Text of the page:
Track seven “Fresh Out The Slammer” describes Swift leaving a relationship and finally becoming free. Her time in the relationship was restricting and difficult, but she stayed for the ‘one hour of sunshine’ she received. Now that Swift is out of the prison of her previous partner, she knows exactly who she will rebound to after the breakup, singing ‘I know who my first call will be to.’
After feeling tormented and trapped in her current city, Swift runs to “Florida!!! (featuring Florence + The Machine).” Florence and Swift’s voices intertwine and give their similar reasons for leaving for Florida: ‘I need to forget / So take me to Florida / I’ve got some regrets / I’ll bury them in Florida.’ The first public appearance of Swift after the relationship with her long time boyfriend ended was in Tampa, Florida at an Eras Tour performance. Swift frames Florida as an escape from the suffocating problems waiting for her back home.
“Guilty as Sin?” has been previously used as lyrics in Swift’s 2022 “Carolina” outro describing herself as guilty for lying in a liars bed. Track nine uses religious imagery to show herself as sinful for wanting someone, if only in her mind. With the lyrics ‘I choose you and me religiously,’ Swift ends the song with a resolution that she does not care for being pure, as long as she has her partner.
Similar to “The Last Great American Dynasty” from her album “Folklore,” “Who’s Afraid of Little Old Me?” mocks the media from diminishing her achievements. The sound follows the tone of “Reputation,” most likely in an effort to tie the theme of struggling with her public image to where she is today. The track describes Swift being gentle until being forced to carve her own path with the lyrics ‘I was tame, I was gentle ’til the circus life made me mean.’ Swift looks back on the impact of negative media taking away her accomplishments and making her docile, with ‘don’t you worry, folks, we took out all her teeth.’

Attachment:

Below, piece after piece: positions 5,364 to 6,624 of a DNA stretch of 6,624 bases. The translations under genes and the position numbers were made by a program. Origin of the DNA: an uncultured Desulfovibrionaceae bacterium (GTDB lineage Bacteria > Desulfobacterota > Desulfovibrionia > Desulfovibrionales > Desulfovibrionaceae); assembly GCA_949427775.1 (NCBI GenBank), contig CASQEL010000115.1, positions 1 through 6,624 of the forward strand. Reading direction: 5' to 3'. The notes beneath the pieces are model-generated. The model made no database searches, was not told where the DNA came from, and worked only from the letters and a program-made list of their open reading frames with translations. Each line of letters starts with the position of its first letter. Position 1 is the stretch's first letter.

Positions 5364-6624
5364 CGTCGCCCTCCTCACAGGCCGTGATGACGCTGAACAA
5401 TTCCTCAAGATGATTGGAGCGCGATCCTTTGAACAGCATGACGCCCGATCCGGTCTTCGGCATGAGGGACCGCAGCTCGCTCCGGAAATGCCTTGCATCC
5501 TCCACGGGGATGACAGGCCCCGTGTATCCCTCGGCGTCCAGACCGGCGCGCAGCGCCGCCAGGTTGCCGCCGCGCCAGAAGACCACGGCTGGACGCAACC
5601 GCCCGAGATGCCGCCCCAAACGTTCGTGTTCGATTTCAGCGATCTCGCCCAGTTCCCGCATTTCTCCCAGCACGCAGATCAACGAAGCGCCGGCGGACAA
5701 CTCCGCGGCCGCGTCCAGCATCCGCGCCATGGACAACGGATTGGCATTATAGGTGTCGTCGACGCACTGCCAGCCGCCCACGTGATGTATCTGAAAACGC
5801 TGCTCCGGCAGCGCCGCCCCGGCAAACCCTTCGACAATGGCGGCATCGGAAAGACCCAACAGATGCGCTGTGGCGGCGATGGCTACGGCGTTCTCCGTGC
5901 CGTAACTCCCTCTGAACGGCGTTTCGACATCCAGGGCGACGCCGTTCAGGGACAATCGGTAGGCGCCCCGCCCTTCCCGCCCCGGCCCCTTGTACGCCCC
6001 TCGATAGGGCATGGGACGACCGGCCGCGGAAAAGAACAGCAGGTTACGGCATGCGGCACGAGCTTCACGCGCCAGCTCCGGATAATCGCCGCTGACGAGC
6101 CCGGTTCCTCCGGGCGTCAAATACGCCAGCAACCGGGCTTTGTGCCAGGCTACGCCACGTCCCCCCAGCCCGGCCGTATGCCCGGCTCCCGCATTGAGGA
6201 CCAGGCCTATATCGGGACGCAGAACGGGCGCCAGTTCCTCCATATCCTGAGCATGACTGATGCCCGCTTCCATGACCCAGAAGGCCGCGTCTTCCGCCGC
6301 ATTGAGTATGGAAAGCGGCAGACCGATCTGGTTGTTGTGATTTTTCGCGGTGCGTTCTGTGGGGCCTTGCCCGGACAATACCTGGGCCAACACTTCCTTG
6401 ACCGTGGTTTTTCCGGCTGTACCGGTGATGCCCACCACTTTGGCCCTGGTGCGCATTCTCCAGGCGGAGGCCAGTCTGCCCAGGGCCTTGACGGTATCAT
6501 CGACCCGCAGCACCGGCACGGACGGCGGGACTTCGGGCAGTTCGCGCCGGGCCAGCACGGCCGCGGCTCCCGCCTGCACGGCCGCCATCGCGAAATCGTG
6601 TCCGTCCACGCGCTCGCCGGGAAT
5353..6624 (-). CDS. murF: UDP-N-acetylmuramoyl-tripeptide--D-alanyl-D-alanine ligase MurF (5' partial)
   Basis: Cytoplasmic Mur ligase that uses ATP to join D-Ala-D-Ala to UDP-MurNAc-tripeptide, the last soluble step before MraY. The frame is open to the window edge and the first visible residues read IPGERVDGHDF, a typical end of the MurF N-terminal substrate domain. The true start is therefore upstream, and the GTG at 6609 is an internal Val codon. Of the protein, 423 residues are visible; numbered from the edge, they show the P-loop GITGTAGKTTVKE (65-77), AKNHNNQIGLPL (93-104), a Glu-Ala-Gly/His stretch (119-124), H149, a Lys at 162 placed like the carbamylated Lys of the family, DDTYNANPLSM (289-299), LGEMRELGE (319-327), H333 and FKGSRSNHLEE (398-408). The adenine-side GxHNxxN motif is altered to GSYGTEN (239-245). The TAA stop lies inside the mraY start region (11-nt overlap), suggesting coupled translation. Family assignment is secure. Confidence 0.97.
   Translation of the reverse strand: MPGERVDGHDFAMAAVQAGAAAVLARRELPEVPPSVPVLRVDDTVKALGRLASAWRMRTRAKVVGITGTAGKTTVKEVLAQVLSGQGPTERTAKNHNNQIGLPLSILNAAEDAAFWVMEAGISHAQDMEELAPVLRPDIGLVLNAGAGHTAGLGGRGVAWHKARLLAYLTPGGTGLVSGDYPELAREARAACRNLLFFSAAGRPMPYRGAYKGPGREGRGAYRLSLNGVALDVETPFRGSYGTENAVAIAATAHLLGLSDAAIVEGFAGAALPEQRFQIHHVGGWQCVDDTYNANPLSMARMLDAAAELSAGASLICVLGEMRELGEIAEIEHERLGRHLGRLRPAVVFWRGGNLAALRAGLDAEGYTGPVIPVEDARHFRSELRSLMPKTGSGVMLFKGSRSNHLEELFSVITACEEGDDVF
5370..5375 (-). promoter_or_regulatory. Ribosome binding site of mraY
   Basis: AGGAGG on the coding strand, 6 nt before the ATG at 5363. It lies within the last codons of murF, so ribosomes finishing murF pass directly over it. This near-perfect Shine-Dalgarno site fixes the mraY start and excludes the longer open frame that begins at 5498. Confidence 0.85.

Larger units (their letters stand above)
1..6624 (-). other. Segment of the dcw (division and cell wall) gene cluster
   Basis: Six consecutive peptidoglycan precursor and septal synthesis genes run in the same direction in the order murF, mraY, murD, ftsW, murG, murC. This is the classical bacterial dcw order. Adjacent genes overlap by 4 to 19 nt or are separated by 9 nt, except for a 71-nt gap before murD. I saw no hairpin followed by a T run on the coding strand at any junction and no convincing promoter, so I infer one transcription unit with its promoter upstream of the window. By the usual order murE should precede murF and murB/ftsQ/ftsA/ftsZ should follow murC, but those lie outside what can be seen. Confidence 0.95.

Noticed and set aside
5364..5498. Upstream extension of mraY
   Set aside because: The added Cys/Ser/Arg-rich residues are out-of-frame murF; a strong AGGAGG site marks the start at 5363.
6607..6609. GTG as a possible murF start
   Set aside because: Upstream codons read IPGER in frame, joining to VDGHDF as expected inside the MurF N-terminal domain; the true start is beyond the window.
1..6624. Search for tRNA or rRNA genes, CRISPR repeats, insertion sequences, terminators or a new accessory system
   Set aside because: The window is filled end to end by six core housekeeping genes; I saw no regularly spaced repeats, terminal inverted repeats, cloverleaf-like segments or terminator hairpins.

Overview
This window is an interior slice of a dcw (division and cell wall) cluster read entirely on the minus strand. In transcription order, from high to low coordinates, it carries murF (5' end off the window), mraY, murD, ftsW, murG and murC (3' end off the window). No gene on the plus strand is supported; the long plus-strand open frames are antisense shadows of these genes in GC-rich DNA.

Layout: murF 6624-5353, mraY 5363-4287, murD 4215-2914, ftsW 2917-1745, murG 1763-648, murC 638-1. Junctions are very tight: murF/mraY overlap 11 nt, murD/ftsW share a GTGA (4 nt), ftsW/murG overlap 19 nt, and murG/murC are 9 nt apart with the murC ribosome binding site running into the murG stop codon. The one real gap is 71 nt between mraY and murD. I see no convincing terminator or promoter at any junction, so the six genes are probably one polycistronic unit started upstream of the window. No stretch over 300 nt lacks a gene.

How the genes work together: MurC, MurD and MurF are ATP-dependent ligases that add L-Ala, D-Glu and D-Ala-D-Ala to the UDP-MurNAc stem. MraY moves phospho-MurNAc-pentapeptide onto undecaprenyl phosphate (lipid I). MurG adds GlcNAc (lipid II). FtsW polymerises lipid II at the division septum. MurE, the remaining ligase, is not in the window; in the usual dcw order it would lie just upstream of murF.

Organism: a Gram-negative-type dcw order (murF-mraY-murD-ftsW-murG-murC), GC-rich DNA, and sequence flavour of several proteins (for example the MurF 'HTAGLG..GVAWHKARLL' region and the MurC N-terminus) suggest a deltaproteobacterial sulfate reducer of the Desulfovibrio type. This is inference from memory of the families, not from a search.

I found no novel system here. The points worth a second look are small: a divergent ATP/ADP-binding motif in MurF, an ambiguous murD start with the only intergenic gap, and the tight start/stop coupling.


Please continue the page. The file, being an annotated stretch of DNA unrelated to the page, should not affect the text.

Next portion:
“I Can Fix Him (No Really I Can)” describes Swift going into a relationship with a dangerous man in an effort to help him. She believes she is the only person who can help him, as he’s a ‘perfect case for my certain skill set.’ Others pray and caution her of his reckless past, but Swift swears ‘Your good Lord didn’t need to lift a finger.’ She believes she can fix him, until Swift has a revelation in the last line that he is too far gone.
Track 12, “Loml,” is the only title in all lowercase, likely to match the slow-paced piano and soft lyrics. Swift reminisces on who she believed was the love of her life as ‘I wish I could unrecall / How we almost had it all.’ After the breakup, she is rethinking every decision she made and lies she believed. The song ends with a twist on the title, as Swift whispers ‘You’re the loss of my life.’
“I Can Do It With a Broken Heart” switches tone from the previous track with similar heartbroken lyrics matched to a glittery pop style. Swift describes herself as ‘a real tough kid’ as she continues to perform on tour without processing her feelings about a breakup. There are soft number cues in the background, likely to mimic the experience of performing on stage.
In “The Smallest Man Who Ever Lived,” Swift expresses her disappointment with an ex-boyfriend to soft vocals similar to “Loml.” Her ex made her feel like their relationship was fake as he showed her off throughout the summer. She asks if any of their relationship was true, or ‘Were you sent by someone who wanted me dead?’ Swift doubts if he cared for her, questioning ‘In fifty years, will all this be declassified?’ Swift ends the track with the sentiment that ‘In plain sight you hid / But you are what you did / And I’ll forget you / But I’ll never forgive.’
“The Alchemy” is about the practice of mixing chemicals in hopes to create gold. Swift thought she had found a golden relationship, but it was only fools gold, yet she stays as ‘Honestly, who are we to fight the alchemy?’